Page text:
by Shoken Winecoff, Abbot of Ryumonji Zen Monastery
It is said: Life and death are the great matter. Impermanence is swift. However, we don’t believe it until it happens.
On April 4, 2012 Rev. Shoshin Bob Kelly passed away from this life. He was 87 years old. His body just gave out. I had just talked with him a week before his death. He was one of the founding members of Ryumonji. When I received the phone call saying that he had passed away, I knew it was coming but still could hardly wrap my mind around it. Impermanence is swift, like a bolt of lightning striking in the empty sky.
I can remember back when Ryumonji first began before we had any housing. Shoshin-san slept in a tiny Scamp trailer. He called it “sleeping in a tin can”. Those were the early days. When we started construction of the buildings he helped lay flooring in the Buddha Hall and lost part of his little finger when he was cutting oak boards with a chop saw. He also carved the Buddha statue and wove the main curtain for the Buddha Hall, and he carved the Manjusri statue for the new Sodo.
A life goes so fast. The Dalai Lama says, “We know death is part of life, but we’re never ready.” Impermanence becomes real when we lose someone close to us. It’s hard to let go.
We have our ideas about life, about what we want and don’t want. We have our ideas about how quickly things should go, how long things should last, how big things should be, and how much we can handle. But the Universe has its own flow beyond our ideas. Life has its own rhythm. It flows from beginningless past to endless future. We are a temporal manifestation of this flow.
It is said, “There is no life and death when Buddha is within life and death.” (Zen monk, Shan-hui, 805-881) And it is also said, “When there is no Buddha within life and death, there is no illusion about life and death.” (Zen monk, Shen-ying, 771-853)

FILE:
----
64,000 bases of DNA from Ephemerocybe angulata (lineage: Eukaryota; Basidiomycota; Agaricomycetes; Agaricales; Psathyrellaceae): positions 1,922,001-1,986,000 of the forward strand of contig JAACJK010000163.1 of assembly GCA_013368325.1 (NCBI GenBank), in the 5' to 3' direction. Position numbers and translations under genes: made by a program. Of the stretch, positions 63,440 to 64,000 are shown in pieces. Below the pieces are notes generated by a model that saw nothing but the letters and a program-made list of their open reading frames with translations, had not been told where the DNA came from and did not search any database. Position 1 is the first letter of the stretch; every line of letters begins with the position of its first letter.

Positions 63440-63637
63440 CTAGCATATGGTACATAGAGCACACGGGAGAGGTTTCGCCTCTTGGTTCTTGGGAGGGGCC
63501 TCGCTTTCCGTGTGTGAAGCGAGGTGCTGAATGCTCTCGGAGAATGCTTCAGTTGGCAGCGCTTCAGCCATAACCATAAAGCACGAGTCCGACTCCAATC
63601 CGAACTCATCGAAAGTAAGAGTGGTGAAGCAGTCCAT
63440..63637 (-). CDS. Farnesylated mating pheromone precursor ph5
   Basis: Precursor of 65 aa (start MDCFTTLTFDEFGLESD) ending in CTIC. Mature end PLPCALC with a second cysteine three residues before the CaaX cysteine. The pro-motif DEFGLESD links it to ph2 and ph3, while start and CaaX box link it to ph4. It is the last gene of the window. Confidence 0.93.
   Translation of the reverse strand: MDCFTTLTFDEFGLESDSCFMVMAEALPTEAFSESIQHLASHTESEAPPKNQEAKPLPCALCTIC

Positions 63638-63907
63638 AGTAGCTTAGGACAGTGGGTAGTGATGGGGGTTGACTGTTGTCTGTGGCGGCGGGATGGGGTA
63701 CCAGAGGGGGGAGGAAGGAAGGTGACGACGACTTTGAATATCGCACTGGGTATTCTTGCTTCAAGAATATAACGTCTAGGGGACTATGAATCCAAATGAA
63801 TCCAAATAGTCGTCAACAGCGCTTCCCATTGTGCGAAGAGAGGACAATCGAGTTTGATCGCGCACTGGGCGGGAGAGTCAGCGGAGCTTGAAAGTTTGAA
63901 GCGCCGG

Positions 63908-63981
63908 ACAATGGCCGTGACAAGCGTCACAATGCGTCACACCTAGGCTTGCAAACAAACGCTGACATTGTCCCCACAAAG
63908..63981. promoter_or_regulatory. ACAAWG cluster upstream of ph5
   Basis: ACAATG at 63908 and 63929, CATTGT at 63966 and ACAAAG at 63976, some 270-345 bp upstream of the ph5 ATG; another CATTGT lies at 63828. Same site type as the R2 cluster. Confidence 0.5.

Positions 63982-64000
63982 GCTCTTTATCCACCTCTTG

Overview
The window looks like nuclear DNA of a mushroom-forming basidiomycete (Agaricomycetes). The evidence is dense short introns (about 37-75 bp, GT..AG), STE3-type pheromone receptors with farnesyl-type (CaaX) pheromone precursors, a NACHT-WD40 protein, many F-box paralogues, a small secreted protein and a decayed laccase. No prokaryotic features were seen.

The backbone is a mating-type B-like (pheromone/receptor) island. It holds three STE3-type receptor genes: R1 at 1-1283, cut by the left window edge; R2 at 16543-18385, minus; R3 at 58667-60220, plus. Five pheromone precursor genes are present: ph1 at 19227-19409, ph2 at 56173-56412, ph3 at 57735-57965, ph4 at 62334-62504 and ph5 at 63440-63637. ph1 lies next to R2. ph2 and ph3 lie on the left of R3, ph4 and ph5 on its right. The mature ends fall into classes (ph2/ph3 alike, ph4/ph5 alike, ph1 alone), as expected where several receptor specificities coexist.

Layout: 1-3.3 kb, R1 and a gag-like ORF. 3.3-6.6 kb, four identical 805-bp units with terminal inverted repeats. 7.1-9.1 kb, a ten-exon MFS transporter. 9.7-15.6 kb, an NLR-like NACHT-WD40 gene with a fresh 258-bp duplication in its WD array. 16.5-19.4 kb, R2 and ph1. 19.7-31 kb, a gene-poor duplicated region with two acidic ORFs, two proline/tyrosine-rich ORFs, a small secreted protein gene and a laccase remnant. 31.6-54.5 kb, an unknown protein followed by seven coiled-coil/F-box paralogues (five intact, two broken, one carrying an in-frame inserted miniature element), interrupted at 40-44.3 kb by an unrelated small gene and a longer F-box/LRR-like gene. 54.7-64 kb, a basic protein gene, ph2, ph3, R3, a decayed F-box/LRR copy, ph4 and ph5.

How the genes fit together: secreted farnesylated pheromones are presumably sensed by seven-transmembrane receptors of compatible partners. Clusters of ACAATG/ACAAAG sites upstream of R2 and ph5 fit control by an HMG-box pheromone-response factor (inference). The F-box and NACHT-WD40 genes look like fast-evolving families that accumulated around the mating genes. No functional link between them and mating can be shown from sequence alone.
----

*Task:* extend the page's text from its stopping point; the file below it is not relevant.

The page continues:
Life is not “my” life. Our lives are the embodiment of beginningless past and endless future. In a sense you can say “no-life, no-death”. Zen master Dogen (13th C) says, “Accept life and death as nirvana, do not hate either one, and do not seek nirvana. Only then can you truly be detached from life and death.” (Shobogenzo, “Life and Death”)
So what’s left? Katagiri Roshi says, “The momentum of life-and-death is beyond our ideas. So when the time comes for you to face death, all you have to do is return to the very first moment.” This first moment is beyond any idea of how long you should live, what kind of death you should have, or what will happen next. It’s just the moment that is!
That’s why Zen master Dogen says, “When we say life there is nothing else beside life; when there is death there is nothing but death. This is why when life comes accept it as it is; when death comes accept it as it is. Do not hate or desire either one.”
Rev. Shoshin Bob Kelly’s death was itself his last teaching. Impermanence is swift. Still, it’s hard to see pedals fall.